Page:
Publishing Partner: Cambridge University Press CUP Extra Wiley-Blackwell Publisher Login
amazon logo
More Info


New from Oxford University Press!

ad

Latin: A Linguistic Introduction

By Renato Oniga and Norma Shifano

Applies the principles of contemporary linguistics to the study of Latin and provides clear explanations of grammatical rules alongside diagrams to illustrate complex structures.


New from Cambridge University Press!

ad

The Ancient Language, and the Dialect of Cornwall, with an Enlarged Glossary of Cornish Provincial Words

By Frederick W.P. Jago

Containing around 3,700 dialect words from both Cornish and English,, this glossary was published in 1882 by Frederick W. P. Jago (1817–92) in an effort to describe and preserve the dialect as it too declined and it is an invaluable record of a disappearing dialect and way of life.


New from Brill!

ad

Linguistic Bibliography for the Year 2013

The Linguistic Bibliography is by far the most comprehensive bibliographic reference work in the field. This volume contains up-to-date and extensive indexes of names, languages, and subjects.


Academic Paper


Title: A language for all the world
Author: John Edwards
Institution: St. Francis Xavier University
Linguistic Field: Applied Linguistics
Abstract: In the popular mind, constructing a language has always been seen as an odd activity, one that seems to fly in the face of ‘natural’ language dynamics. It is, nonetheless, a very old activity, and attention to its various stages is an important part of the study of linguistic history – and, indeed, of modern scientific development. The first stage involves attempts (highly speculative, of course) to recapture the original lingua humana, as spoken in the Garden of Eden. At a later stage, scholars tried to create entire languages ab ovo, motivated by the desire for a more logical and regular variety that would better reflect and channel scientific classification. Later still – and on into the modern era – ‘artificial’ languages have been assembled from pre-existing rules and components. At all stages, the work has been underpinned by hopes for a more practical medium, but there have also been expectations that a language that was both regular and widely shared would contribute to international harmony and understanding.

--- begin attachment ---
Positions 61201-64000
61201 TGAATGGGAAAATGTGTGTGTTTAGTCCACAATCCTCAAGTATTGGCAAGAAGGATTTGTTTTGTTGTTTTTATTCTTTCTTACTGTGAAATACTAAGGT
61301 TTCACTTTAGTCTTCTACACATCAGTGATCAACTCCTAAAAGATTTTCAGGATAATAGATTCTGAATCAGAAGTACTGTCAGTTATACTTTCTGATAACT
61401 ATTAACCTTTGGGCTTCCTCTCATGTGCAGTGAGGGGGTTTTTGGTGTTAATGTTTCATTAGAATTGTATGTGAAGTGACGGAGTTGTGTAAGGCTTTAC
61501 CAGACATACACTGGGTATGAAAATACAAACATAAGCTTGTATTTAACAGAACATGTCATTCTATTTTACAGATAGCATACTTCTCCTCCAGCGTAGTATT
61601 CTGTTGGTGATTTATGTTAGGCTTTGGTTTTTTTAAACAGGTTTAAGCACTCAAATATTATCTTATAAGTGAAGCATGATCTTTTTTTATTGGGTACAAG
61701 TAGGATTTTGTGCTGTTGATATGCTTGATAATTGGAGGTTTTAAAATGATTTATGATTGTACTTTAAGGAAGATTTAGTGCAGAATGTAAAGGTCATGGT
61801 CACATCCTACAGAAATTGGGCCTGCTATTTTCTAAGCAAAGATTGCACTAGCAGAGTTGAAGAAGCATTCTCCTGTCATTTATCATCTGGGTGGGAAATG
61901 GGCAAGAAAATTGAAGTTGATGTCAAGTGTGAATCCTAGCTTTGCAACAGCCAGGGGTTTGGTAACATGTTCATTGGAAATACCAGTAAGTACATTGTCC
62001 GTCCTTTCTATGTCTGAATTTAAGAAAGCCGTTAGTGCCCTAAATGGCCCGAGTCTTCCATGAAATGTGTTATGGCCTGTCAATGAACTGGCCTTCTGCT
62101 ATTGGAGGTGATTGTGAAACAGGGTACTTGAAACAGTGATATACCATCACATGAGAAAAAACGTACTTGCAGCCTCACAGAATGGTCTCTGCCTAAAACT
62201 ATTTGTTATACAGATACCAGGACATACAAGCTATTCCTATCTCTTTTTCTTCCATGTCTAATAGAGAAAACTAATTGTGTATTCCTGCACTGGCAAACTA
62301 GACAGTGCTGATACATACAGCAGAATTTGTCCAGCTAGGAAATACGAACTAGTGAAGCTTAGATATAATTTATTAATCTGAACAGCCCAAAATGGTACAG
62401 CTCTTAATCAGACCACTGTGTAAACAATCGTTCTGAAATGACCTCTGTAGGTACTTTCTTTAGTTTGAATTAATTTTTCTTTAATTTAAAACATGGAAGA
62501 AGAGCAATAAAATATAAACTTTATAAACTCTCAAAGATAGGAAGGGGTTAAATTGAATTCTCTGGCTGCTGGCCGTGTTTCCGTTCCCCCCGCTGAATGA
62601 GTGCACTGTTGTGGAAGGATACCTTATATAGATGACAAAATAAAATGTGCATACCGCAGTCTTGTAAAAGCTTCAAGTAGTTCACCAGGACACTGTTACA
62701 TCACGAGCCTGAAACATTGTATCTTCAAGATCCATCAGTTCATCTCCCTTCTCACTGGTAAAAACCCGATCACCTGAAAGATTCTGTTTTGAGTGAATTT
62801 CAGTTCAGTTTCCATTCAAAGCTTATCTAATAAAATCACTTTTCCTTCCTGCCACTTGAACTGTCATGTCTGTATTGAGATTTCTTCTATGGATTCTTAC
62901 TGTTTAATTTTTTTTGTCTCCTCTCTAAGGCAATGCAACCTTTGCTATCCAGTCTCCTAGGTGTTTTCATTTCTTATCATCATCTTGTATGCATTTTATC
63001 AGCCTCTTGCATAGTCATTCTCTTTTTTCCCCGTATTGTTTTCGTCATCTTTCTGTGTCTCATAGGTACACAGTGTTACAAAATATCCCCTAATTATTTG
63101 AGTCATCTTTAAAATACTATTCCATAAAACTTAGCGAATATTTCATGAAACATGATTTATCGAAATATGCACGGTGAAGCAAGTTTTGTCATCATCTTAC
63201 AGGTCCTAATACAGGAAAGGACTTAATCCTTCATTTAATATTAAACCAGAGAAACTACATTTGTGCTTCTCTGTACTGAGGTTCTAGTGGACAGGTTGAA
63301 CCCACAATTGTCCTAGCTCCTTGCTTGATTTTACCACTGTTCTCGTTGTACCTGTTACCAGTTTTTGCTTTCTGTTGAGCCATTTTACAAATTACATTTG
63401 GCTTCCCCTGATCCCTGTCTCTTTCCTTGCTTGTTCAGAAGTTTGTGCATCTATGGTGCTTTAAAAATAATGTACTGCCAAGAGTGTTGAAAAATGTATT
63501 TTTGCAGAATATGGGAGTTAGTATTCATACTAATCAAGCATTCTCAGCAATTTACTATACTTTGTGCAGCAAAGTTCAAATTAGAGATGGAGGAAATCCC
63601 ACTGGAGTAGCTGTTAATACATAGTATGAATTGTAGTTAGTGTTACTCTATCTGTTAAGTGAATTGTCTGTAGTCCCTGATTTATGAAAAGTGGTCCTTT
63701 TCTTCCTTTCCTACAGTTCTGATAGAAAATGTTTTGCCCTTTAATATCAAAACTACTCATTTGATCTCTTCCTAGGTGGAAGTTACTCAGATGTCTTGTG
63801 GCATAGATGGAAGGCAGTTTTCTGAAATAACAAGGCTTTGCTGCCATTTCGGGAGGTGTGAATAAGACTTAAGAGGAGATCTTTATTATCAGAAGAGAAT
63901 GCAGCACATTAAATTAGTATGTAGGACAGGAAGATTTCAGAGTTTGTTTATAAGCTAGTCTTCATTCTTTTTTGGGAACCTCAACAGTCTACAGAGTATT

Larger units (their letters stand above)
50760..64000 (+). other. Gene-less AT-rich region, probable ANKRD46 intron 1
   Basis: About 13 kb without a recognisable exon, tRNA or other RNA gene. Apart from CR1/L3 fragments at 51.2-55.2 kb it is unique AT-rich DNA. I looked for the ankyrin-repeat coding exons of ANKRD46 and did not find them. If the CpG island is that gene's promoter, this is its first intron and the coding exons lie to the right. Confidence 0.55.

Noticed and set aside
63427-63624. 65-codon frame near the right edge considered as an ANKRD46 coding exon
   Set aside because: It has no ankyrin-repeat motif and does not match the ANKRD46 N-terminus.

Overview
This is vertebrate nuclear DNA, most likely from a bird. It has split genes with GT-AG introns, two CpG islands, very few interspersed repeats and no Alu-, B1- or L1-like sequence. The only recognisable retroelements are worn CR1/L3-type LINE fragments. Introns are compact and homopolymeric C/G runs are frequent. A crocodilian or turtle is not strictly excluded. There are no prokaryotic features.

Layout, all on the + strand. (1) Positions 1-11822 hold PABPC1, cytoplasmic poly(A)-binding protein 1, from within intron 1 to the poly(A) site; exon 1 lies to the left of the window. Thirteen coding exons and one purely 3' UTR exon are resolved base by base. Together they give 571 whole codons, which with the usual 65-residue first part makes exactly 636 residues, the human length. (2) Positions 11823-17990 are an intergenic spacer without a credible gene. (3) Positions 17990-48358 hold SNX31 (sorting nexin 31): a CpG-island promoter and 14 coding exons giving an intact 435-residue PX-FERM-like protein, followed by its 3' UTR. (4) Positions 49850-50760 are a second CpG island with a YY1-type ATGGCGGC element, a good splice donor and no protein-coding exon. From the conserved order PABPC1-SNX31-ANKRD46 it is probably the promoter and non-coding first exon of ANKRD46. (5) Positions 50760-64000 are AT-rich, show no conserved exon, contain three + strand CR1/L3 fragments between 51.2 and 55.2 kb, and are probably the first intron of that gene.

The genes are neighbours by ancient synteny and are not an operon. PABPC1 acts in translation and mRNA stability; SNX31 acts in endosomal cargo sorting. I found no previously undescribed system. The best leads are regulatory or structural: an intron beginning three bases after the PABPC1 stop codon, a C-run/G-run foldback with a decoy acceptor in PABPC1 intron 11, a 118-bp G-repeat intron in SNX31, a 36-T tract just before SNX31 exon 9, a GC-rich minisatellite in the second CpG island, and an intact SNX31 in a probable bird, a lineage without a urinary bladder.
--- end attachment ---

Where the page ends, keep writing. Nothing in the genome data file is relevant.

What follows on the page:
CUP at LINGUIST

This article appears in Language Teaching Vol. 46, Issue 3, which you can read on Cambridge's site or on LINGUIST .



Back
Add a new paper
Return to Academic Papers main page
Return to Directory of Linguists main page